Harris has seen this in her own state, where black women make up 5% of the pregnant population, but 21% of the pregnancy-related deaths. California's Dignity in Pregnancy and Childbirth Act is seeking to change that on the state level, and Harris is hoping to do the same on a national level by passing her federal act (and winning the Democratic primary).

Her future in the Presidential race remains to be seen, but with Maternal Care Access and Reducing Emergencies (CARE) Act she's trying to ensure that black mothers are seen and no longer overlooked in America's healthcare system.

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We've said it here at Motherly many times: The majority of moms just don't feel like society supports them. Our 2019 State of Motherhood survey found a whopping 85% of mothers feel this way, up from 74% last year.

We've wondered if anyone is listening, but the race for the Democratic primary proves many politicians are.

This week Kirsten Gillibrand, a mom of two herself, announced her new economic policy platform known as the Family Bill of Rights.

In a Medium post published Wednesday, Gillibrand explained that she believes Americans have the right to a safe and healthy pregnancy, the right to give birth or adopt a child, the right to personally care for those children in their infancy and access health care for them, the right to a safe and affordable nursery, and the right to affordable child care and early education before kindergarten.

She's proposing a lot here. Like Senator Elizabeth Warren before her, Gillibrand points out that the "U.S. has the highest rate of pregnancy-related deaths in the industrialized world, and black women are 3–4 times more likely to die during or after childbirth than white women."

Like Warren, she plans to make America a safer place to give birth. She also plans to "require insurance companies to cover treatments like IVF" to make sure that reproductive medicine isn't out of reach for families. She wants to make sure all families, regardless of sexual orientation, race or income level can welcome a child.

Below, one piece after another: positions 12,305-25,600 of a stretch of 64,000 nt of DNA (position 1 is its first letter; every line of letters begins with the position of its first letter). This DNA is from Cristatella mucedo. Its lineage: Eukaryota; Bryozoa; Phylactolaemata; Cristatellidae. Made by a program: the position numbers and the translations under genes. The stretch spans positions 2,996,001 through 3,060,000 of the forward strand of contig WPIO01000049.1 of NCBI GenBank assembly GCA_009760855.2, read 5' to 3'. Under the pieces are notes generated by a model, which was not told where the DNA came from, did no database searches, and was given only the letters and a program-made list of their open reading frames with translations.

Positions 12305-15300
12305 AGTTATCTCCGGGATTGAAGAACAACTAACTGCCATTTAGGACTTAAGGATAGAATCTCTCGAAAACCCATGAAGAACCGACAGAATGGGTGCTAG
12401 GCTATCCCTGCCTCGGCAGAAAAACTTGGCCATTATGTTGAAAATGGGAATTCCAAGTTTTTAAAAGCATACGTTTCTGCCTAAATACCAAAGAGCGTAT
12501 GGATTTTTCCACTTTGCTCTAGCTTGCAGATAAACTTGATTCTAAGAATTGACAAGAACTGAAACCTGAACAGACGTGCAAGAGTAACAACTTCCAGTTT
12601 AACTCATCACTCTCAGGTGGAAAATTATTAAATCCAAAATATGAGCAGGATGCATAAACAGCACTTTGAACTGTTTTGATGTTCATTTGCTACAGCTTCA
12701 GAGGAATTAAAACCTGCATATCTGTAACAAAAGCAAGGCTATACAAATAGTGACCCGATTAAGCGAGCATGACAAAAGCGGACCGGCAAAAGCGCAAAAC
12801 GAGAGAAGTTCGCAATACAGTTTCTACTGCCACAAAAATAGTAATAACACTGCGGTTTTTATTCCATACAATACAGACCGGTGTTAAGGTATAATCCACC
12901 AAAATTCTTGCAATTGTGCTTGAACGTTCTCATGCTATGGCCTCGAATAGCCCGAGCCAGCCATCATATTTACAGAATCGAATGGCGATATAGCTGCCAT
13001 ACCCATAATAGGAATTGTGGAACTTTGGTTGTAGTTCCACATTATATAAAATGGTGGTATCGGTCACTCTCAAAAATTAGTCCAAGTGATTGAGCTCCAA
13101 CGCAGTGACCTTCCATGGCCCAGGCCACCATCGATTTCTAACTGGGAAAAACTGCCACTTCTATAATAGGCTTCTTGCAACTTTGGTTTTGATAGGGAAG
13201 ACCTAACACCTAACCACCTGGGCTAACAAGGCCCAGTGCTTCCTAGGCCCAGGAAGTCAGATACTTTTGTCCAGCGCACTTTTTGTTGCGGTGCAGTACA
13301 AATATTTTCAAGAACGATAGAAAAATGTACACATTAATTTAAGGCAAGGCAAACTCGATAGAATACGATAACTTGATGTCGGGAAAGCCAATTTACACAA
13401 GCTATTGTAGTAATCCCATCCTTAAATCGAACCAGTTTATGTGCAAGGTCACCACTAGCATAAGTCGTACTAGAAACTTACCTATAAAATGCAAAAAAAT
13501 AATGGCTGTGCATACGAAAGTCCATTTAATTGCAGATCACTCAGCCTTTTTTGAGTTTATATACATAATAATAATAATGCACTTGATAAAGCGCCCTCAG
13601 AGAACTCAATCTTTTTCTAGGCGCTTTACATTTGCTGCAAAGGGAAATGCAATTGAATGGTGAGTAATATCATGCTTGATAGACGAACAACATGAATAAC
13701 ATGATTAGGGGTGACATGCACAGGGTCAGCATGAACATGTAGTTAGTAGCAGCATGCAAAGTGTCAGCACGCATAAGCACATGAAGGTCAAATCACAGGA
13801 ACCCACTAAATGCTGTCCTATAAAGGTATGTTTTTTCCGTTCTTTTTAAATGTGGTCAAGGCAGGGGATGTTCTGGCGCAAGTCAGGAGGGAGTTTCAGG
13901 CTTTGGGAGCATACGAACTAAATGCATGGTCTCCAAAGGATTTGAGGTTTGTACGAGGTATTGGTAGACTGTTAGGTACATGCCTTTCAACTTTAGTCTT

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That's why one of her promises is to ensure taxpayer-funded adoption agencies can't discriminate against potential parents, and why she plans to "provide a tax credit to ensure that a family's ability to adopt and provide a stable home for a child isn't dependent on their wealth."

That tax credit would help parents who are adopting older children, and Gillibrand's plan for safe and affordable nurseries would help parents who are coming home with newborns. She plans to provide baby boxes that contain a small mattress and can be used as a safe sleep surface but will also be packed with "diapers, swaddle blankets, and onesies."

And of course, like so many politicians in America right now, she's got a plan for paid family leave, but she's also tackling children's health care in the same breath. "It's past time we create a national paid family and medical leave insurance program, so that everyone can take the time they need to be with their loved ones without having to worry about how they'll pay the bills. And I would ensure that every child has the right to health care, by making the Children's Health Insurance Program (CHIP) universal," she explains.

From there, Gillibrand is committing to universal pre-K and an expansion of the Child and Dependent Care tax credit to help families with the cost of childcare.

With more than 20 competitors running against her and a poll numbers suggesting she's nowhere near the lead, many may not take Gillibrand's announcement seriously. There are a lot of promises in her Family Bill of Rights, but that fact alone reminds us just how much American families are missing right now.

Time will tell how far Gillibrand will get on this platform, but we hope other politicians (in both parties) are listening. Because she was listening to us. And she's got our attention.